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A Stunning Piece Of Film-making
on 11 July 2014
Red Sorghum marked the 1987 film debuts of both its director Zhang Yimou and star (and future wife’ and muse of the director) Gong Li and, given its mesmerising visual qualities and its (near) epic, and increasingly powerful, storyline, is all the more remarkable that it emerged from such 'fledgling’ talents. That director (previously cinematographer) Zhang went on to develop his acute visual sense still further in films such as Ju Dou, Raise The Red Lantern and To Live and the later (more conventional) action pics, Hero and House of Flying Daggers, comes as no surprise, but Red Sorghum remains (for me, at least) one of his most innovative and engaging works.
Set in 1930s China and narrated in flashback by the grandson of Gong Li’s 'peasant’ girl Jiu’er (known as 'Nine’) and her mercurial husband Yu (played by Jiang Weng), as a 'mythical story from folklore’, Zhang’s film (initially, at least) has an intimate and ethereal quality reminiscent of Kurosawa’s Rashomon before opening out into something with more epic qualities as it takes in the decade-long story of Gong’s 'adopted’ 'wine’-maker (the film’s title referring, in effect, to one of her ‘products’), culminating in her country’s conflict with Japan. Zhang’s film moves effortlessly from being a (frequently comic) story of societal convention (as Nine’s 'innocent’ girl is initially 'forced’ into arranged marriage with a local businessman and leper!), jealous romance, bandit assaults (at times reminiscent here of Leone) and war-time conflict, but what remains unchanging are Zhang (and cinematographer Gu Changwei’s) stunning visuals – the film’s colour palette (frequently reds) never failing to impress, whether it be for the depiction of the amazing landscapes, sunsets or fields of swaying sorghum grass.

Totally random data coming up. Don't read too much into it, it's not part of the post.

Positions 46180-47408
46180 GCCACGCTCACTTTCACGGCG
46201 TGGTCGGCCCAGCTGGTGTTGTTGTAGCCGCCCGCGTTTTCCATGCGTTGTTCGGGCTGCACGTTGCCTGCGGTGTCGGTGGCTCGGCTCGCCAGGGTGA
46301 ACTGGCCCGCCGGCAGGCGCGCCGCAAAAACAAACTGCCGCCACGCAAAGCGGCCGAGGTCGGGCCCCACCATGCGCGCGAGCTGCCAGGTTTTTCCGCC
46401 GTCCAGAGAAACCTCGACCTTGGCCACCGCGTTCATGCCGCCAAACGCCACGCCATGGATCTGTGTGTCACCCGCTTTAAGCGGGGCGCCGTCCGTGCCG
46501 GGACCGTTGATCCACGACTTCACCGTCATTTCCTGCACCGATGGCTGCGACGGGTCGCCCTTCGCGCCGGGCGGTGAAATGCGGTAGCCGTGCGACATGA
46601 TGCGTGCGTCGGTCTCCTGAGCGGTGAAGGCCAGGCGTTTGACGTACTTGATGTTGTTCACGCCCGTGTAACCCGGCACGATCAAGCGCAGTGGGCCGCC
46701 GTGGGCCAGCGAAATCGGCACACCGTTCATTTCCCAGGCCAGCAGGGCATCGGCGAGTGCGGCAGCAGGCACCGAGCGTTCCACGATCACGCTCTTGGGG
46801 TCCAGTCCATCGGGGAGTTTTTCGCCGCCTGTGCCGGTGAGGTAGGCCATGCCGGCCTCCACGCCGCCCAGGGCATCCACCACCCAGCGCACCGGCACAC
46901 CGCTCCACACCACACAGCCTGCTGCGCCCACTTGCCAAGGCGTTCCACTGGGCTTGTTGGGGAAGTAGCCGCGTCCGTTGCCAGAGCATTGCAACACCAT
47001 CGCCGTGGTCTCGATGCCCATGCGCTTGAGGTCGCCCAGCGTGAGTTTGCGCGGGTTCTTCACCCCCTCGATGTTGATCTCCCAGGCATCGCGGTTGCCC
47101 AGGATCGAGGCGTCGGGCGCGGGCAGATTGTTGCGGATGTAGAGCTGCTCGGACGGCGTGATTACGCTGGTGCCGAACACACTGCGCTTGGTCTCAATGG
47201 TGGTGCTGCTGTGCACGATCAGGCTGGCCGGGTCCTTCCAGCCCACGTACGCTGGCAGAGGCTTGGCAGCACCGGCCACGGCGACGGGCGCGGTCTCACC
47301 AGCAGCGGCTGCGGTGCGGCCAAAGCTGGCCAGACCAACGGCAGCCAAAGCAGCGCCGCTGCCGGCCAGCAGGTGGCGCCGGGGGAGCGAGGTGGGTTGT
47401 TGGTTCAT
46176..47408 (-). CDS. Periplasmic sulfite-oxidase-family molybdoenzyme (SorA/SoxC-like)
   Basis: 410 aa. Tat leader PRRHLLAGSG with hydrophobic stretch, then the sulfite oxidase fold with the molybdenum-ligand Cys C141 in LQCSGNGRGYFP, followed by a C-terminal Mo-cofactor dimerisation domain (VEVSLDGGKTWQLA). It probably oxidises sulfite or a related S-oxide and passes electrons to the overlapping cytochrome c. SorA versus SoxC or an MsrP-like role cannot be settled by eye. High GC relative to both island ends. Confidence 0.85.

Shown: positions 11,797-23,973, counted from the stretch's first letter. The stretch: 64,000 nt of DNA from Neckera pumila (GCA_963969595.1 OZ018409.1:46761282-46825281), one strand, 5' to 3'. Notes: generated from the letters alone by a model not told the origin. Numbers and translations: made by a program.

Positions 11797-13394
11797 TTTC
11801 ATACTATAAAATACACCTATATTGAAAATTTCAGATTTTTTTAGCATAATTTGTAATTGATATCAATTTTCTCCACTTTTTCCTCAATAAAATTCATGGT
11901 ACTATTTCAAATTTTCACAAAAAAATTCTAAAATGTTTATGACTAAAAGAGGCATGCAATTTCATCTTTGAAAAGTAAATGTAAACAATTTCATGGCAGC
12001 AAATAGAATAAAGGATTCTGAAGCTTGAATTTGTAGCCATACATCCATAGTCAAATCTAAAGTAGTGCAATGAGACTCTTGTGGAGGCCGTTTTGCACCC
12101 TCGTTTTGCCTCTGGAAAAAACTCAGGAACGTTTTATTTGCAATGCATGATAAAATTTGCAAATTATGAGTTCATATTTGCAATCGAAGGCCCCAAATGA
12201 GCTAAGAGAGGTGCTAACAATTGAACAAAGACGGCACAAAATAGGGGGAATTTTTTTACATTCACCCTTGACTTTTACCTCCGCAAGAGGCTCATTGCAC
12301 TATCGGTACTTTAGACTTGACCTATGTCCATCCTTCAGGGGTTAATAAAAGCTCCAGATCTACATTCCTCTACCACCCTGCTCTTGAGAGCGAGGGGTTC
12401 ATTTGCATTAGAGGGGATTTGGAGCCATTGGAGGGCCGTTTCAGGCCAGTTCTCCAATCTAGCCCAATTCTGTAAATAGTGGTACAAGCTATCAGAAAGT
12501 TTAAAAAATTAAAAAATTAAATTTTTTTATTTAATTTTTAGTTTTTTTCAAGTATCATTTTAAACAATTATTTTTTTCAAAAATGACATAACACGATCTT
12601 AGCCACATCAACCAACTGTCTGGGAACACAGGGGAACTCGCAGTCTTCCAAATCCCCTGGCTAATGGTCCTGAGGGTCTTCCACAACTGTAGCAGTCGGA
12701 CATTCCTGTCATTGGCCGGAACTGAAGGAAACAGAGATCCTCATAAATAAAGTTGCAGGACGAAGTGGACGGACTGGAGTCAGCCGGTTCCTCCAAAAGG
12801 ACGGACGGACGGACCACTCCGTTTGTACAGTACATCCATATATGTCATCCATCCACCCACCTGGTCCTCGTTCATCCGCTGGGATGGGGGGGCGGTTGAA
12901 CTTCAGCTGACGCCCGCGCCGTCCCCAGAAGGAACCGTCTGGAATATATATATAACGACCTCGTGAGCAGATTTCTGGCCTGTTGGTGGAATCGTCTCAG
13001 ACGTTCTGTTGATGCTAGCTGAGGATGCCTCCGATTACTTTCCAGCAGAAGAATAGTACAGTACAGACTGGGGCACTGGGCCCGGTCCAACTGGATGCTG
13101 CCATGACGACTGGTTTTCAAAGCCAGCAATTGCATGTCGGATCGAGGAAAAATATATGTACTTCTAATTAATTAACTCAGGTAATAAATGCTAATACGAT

And, although Zhang nearly bites off more than he can chew with his film’s scope (though, amazingly, Red Sorghum runs to only just over 90 minutes), I am always drawn back to Gong’s brilliant and emotionally complex performance, which is the real (and consistent) heart of the film. Indeed, it is not until the film is well over half way through that you (or I, at least) begin to realise that Zhang’s apparently rather haphazard plot, with Jiang doing a great, eccentric Mifune-like turn as the volatile husband, whilst Teng Rujun is equally impressive as the restrained and kindly Luohan, is being transformed into something altogether more profound, principally via the film’s running 'mystical’ red sorghum 'wine’ motif (which provides another impressive 'visual opportunity’). We are, though, brought thumping back to earth as (a decade on) Nine, Yu and their young son (the narrator’s father) are confronted with the uncompromising barbarism of the invading Japanese, providing Zhang (post-battle) with an opportunity to give us one last stunning visual feast in the film’s powerfully emotional denouement.